Current Trends – Anterior Cruciate Ligament (ACL) injury management

by Ingrid Davis – Club 360 physiotherapist

ACL injury management is always a hot topic and an area of much research & treatment innovation, particularly in my home country of Australia where we have some of the highest rates of knee injury in the world, due to our sporting culture and the dominance of Australian rules football (AFL), netball and rugby.

Often, clients in Tokyo ask our advice about management of knee ligament injuries, and I hope in this article to outline the current thoughts in this area.

Surgery vs non-operative rehabilitation

The current trend is toward conservative management and exercise therapy whenever possible. Clinically, conservative care seems to be effective especially in cases where the individual is not competing in high-level sports, has no persistent mechanical locking or instability of the knee, and is not planning to be involved in demanding sports in the future.

There is a large body of research reporting a similar outcome in long-term measures of function, pain, early arthritis and return to sport in both the reconstructed and non-reconstructed groups. If, however, you hope to play competitive sports like rugby or AFL, it is likely you would need to reconstruct the ligament to ensure sufficient joint stability.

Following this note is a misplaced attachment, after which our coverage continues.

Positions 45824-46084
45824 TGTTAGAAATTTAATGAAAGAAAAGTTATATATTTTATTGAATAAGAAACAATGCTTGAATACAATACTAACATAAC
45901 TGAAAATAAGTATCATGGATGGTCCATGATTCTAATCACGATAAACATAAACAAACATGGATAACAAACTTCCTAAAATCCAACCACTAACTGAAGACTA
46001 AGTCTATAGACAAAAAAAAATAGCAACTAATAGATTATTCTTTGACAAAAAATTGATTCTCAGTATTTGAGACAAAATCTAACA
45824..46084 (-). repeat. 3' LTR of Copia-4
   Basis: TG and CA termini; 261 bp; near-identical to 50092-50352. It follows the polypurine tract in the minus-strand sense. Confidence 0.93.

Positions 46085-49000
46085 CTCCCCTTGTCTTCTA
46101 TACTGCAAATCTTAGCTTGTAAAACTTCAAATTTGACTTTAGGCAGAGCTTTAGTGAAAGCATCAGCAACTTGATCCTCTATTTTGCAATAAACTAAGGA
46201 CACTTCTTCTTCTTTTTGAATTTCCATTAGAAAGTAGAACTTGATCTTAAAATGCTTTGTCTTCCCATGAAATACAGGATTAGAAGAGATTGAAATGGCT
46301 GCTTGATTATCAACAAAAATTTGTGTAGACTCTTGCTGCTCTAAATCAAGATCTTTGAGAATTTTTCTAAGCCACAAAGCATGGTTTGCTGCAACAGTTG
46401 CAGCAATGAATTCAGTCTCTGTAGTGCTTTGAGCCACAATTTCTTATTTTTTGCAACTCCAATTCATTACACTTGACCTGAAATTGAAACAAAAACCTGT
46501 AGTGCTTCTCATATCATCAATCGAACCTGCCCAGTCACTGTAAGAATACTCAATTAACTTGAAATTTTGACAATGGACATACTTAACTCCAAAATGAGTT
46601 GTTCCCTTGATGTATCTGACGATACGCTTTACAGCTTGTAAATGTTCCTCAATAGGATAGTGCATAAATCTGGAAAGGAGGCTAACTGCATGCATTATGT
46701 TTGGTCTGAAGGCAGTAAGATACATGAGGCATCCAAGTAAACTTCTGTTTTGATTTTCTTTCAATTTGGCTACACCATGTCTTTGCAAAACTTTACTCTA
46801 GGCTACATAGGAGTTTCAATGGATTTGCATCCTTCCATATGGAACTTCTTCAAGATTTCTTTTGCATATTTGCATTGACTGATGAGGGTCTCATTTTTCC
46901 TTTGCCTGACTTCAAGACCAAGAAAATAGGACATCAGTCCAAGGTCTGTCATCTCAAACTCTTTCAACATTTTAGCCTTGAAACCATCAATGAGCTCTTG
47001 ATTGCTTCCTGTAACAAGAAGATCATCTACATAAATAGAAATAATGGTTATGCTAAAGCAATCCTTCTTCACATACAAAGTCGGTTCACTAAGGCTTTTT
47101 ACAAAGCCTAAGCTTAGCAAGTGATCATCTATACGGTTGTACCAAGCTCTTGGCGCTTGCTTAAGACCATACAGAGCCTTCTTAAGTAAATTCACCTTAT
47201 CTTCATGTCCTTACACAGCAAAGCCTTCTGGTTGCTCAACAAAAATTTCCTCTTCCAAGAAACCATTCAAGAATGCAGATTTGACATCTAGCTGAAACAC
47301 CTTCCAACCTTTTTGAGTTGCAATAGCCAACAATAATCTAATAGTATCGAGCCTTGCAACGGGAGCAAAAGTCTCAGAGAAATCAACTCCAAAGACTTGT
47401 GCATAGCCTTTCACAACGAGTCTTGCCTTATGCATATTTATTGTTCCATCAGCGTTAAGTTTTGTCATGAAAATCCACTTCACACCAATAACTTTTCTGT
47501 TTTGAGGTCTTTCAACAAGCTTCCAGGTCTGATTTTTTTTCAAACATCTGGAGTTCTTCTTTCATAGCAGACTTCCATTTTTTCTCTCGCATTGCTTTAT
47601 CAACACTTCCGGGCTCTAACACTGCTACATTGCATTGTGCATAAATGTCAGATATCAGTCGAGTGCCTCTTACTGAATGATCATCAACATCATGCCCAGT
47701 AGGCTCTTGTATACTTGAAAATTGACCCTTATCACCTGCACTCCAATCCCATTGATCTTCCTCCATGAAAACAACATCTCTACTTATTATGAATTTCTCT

Rehabilitation – a longer outlook.

Until recently the focus of ACL rehab, with or without surgery, has been on a successful return to sport. Usually we manage the patient for 12 – 18 months to achieve this aim then they are out the door. Often there is no follow-up after the client reaches this goal, yet research indicates that there is a need for further monitoring in both groups.

Unfortunately, in both reconstructed and non-surgical individuals there is a higher rate of early knee joint degeneration/arthritic changes. This is thought to be due to cartilage and joint damage sustained at the time of the initial injury, plus the impact of altered joint mechanics after ligament deficit or reconstruction, may play a role over time. There is a high re-injury rate, even after surgery, if the clients do not continue to monitor/retain strength & agility. A physiotherapist is able to offer advice on suitable levels of sports participation and exercise to avoid re-injury.
Annual check up after return to sport

Current research suggests a longer-term view of ACL management. Perhaps an annual check-up, just like going to the dentist, to ensure your ongoing exercise programme is ideal for maintaining strength, preventing recurrence of injury, and lessening the risks of early arthritic changes in the knee.

For further advice regarding this, or other injury management, contact one of our physiotherapists at